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The Dead Hand: The Untold Story of the Cold War Arms Race and Its Dangerous Legacyby David E. Hoffman
Winner of the 2010 Pulitzer Prize for General Nonfiction
Synopses & Reviews
“A tour de force of investigative history.” —Steve Coll
The Dead Hand is the suspense-filled story of the people who sought to brake the speeding locomotive of the arms race, then rushed to secure the nuclear and biological weapons left behind by the collapse of the Soviet Union—a dangerous legacy that haunts us even today.
The Cold War was an epoch of massive overkill. In the last half of the twentieth century the two superpowers had perfected the science of mass destruction and possessed nuclear weapons with the combined power of a million Hiroshimas. What’s more, a Soviet biological warfare machine was ready to produce bacteria and viruses to sicken and kill millions. In The Dead Hand, a thrilling narrative history drawing on new archives and original research and interviews, David E. Hoffman reveals how presidents, scientists, diplomats, soldiers, and spies confronted the danger and changed the course of history.
The Dead Hand captures the inside story in both the United States and the Soviet Union, giving us an urgent and intimate account of the last decade of the arms race. With access to secret Kremlin documents, Hoffman chronicles Soviet internal deliberations that have long been hidden. He reveals that weapons designers in 1985 laid a massive “Star Wars” program on the desk of Soviet leader Mikhail Gorbachev to compete with President Reagan, but Gorbachev refused to build it. He unmasks the cover-up of the Soviet biological weapons program. He tells the exclusive story of one Soviet microbiologist’s quest to build a genetically engineered super-germ—it would cause a mild illness, a deceptive recovery, then a second, fatal attack. And he details the frightening history of the Doomsday Machine, known as the Dead Hand, which would launch a retaliatory nuclear strike if the Soviet leaders were wiped out.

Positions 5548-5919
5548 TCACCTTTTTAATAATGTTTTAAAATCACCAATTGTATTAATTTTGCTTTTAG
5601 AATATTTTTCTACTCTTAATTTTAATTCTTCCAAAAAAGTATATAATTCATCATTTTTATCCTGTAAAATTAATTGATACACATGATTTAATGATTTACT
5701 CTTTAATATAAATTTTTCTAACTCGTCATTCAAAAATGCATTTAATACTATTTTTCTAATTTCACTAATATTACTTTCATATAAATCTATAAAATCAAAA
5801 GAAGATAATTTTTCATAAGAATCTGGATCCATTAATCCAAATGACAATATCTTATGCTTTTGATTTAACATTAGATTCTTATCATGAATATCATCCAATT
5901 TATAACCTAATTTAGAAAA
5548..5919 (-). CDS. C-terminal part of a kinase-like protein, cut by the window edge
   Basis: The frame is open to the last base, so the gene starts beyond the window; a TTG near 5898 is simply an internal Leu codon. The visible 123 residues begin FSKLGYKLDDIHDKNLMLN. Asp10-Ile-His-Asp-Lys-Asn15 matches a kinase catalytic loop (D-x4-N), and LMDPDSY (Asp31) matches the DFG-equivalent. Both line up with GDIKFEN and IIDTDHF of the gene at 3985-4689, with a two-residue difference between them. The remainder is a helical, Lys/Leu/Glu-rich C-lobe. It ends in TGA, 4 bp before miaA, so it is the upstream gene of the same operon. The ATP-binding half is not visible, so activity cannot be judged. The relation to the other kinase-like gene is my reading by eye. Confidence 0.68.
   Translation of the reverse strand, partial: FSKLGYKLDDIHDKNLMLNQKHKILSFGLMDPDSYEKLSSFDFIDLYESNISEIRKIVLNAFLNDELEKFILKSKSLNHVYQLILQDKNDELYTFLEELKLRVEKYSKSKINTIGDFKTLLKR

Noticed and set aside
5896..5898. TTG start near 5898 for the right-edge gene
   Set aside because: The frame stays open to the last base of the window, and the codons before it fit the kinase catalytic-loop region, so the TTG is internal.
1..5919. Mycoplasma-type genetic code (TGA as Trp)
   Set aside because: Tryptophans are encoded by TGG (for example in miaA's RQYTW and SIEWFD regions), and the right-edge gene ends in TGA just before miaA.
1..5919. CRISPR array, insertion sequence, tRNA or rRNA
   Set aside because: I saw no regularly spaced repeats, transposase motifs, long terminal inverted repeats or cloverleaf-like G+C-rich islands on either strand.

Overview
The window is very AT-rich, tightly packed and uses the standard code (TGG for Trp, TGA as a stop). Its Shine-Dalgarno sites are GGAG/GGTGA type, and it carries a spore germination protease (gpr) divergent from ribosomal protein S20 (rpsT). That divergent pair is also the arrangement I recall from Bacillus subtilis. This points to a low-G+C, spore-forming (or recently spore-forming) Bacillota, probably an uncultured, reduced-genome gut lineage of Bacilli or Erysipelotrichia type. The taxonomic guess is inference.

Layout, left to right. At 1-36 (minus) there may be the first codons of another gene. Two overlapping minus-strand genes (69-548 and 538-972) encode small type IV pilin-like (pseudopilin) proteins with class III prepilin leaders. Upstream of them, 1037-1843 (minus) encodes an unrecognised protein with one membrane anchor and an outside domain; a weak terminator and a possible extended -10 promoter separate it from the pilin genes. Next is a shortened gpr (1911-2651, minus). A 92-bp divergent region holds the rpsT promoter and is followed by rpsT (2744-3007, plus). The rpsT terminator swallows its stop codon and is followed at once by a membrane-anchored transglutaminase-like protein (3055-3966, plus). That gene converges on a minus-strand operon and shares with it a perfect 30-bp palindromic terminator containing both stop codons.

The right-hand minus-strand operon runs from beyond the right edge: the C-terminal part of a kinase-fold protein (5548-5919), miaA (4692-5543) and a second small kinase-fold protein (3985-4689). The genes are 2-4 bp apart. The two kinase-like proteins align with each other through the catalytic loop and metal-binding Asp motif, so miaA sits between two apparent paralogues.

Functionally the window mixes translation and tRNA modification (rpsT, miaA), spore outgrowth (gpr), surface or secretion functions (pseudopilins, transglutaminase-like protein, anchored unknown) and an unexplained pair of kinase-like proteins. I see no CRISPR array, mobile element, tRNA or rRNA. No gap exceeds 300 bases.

When the Soviet Union collapsed, the dangers remained. Soon rickety trains were hauling unsecured nuclear warheads across the Russian steppe; tons of highly-enriched uranium and plutonium lay unguarded in warehouses; and microbiologists and bomb designers were scavenging for food to feed their families.
The Dead Hand offers fresh and startling insights into Reagan and Gorbachev, the two key figures of the end of the Cold War, and draws colorful, unforgettable portraits of many others who struggled, often valiantly, to save the world from the most terrifying weapons known to man.
Revealing how close the world had come to nuclear Armageddon, this riveting history sheds new light on the frightening last chapters of the Cold War, and the legacy of the nuclear, chemical, and biological weapons that remain a threat today.
This riveting narrative history of the end of the arms race sheds new light on the frightening last chapters of the Cold War and the legacy of the nuclear, chemical, and biological weapons that remain a threat today.
During the Cold War, world superpowers amassed nuclear arsenals containing the explosive power of one million Hiroshimas. The Soviet Union secretly plotted to create the “Dead Hand,” a system designed to launch an automatic retaliatory nuclear strike on the United States, and developed a fearsome biological warfare machine. President Ronald Reagan, hoping to awe the Soviets into submission, pushed hard for the creation of space-based missile defenses.
In the first full account of how the arms race finally ended, The Dead Hand provides an unprecedented look at the inner motives and secret decisions of each side. Drawing on top-secret documents from deep inside the Kremlin, memoirs, and interviews in both Russia and the United States, David Hoffman introduces the scientists, soldiers, diplomats, and spies who saw the world sliding toward disaster and tells the gripping story of how Reagan, Gorbachev, and many others struggled to bring the madness to an end. When the Soviet Union dissolved, the danger continued, and the United States began a race against time to keep nuclear and biological weapons out of the hands of terrorists and and rogue states.
About the Author
David E. Hoffman is a contributing editor at the Washington Post, where he previously served as White House correspondent, Moscow bureau chief, and assistant managing editor for foreign news. He is the author of The Oligarchs: Wealth and Power in the New Russia.
He lives in Maryland.
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